The question of immunity

Did your columnist fall out of his tree? Nick Gier attacked his fellow columnist, Chuck Pezeshki for venting his frustration with the anti-mask hordes, then he states that herd immunity has never been achieved without a vaccine.

Vaccines are a new thing. For millennia, we have recovered from pandemics via herd immunity. It costs human lives to do that, but with seven billion people on the planet, we can afford to lose a few billion. (Joke, sort of.)

Regarding this new cold virus, I would ask that professor Gier address the points raised by Dr. Zubin Damania and his guest, responding to a King’s College study showing that the antibody count drops in weeks. (“COVID Immunity doesn’t last … except that it does”, ZdoggMD, July 23, 2020, YouTube). Need I insert that a microbiologist told me that such a drop-off is normal?

Regarding the question of immunity after infection (how long antibodies last), Damania says studies tend to look only at the antibodies that the B-cells release.

Do these authors write off the existence of memory B-cells, whose purpose is — once primed by an initial exposure — to launch a rapid response to a second exposure by dumping a fresh load of antibodies into the blood?

Further, T-cells are another immune factor, which also have a long term memory. But to develop a T-cell response, you need to expose the body to a live organism (or, apparently, to a snippet of relevant RNA.)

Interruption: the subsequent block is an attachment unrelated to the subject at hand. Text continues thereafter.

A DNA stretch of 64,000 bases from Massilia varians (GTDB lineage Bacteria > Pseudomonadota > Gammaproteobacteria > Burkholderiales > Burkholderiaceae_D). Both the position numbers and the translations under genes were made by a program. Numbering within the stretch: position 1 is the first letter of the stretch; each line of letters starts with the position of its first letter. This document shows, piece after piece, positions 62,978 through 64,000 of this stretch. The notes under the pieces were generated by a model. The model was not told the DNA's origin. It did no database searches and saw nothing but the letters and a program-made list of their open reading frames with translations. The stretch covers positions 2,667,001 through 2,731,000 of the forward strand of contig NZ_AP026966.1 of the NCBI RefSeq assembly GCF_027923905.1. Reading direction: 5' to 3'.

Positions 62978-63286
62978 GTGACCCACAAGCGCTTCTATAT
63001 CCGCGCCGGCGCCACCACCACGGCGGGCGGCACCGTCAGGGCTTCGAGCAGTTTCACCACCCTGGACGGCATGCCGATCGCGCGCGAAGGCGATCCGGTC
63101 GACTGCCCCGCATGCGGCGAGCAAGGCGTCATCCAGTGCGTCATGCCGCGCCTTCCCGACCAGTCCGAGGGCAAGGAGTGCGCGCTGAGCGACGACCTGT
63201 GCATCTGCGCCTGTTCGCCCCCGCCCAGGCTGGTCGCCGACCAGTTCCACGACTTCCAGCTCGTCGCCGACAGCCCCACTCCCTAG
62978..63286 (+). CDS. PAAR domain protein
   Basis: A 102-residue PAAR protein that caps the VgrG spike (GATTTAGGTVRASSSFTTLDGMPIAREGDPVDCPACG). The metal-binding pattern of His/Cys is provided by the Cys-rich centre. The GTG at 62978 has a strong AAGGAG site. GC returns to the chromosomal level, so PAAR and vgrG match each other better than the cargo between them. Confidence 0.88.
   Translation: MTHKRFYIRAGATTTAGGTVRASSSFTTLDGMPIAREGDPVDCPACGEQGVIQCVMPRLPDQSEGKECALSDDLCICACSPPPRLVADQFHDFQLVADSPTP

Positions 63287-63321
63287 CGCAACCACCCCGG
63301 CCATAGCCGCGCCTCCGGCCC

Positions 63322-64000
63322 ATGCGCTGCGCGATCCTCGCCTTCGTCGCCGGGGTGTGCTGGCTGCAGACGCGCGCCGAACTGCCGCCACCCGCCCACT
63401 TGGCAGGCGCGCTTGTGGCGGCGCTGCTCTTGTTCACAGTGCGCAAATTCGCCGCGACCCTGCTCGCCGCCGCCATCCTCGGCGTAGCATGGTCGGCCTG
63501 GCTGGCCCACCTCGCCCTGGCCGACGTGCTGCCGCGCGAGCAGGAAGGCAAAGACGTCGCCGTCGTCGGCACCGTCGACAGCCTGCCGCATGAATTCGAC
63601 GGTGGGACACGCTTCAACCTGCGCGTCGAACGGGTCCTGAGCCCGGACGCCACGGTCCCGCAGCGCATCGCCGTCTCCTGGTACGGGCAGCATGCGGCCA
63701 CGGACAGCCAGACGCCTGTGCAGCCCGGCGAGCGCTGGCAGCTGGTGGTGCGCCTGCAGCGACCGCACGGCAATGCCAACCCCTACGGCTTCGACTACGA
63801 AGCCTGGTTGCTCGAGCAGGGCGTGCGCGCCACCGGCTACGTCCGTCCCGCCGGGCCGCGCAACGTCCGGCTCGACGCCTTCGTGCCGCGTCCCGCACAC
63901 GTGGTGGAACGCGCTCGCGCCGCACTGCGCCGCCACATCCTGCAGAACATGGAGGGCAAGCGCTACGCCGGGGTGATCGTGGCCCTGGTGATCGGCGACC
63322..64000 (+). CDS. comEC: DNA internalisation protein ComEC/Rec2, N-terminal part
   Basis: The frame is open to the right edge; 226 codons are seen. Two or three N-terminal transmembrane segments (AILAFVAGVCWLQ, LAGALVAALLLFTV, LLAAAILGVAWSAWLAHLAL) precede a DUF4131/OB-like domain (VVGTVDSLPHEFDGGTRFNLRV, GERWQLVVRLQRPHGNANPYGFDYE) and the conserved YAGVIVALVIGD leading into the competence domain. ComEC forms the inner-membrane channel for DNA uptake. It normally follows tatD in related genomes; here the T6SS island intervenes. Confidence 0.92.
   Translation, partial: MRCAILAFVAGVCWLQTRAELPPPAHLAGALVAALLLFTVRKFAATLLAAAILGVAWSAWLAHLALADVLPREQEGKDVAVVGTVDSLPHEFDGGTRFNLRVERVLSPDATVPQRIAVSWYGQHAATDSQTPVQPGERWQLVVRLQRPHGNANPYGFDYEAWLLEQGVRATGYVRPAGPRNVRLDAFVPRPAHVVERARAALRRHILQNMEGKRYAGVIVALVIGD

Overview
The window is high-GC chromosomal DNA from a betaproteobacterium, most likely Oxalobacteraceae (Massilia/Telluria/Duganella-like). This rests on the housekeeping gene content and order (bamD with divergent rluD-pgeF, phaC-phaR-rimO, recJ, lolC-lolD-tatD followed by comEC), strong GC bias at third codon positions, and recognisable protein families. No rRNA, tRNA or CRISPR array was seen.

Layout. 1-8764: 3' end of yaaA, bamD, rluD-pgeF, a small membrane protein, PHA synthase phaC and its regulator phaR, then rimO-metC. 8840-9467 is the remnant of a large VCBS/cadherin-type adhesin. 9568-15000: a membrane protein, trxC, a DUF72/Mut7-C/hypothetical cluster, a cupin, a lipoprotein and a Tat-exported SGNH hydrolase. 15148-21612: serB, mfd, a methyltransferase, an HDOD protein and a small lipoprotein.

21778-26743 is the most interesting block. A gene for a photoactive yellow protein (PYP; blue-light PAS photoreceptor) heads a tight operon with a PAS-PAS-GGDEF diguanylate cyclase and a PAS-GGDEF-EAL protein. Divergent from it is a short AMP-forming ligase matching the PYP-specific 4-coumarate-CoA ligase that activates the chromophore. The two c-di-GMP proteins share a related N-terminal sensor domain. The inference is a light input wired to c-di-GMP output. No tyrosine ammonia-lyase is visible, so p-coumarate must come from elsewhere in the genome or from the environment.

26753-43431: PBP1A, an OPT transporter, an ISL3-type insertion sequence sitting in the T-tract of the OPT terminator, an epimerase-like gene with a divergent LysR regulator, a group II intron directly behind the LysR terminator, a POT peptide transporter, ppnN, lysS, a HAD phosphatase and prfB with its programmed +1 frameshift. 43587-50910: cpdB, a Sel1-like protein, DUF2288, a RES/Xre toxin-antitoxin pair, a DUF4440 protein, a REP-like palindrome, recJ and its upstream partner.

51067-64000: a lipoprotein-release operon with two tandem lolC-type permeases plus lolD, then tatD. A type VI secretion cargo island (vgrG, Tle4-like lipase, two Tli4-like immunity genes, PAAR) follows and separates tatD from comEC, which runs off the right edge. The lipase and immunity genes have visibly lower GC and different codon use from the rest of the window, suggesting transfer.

People who have had this new cold should be immune, now.

Why don’t children get sick as often as adults? Perhaps it’s because children are a cesspool of cold viruses, and may have a sufficient level of relevant immune activity.

Masks? Yes, anything that might reduce the dose a little.

Wiley Hollingsworth

Pullman

A true gentleman

On my way to church services on Dec. 27, I had a heart-warming experience. There was a tree branch in the road on A Street and a gentleman walking his dog took the time to stop and pull the branch and smaller branches out of the road. A true gentleman taking time to be sure others were safe. I thank you for your kindness. Happy Holidays and a great new year.

Eileen Hall

Moscow

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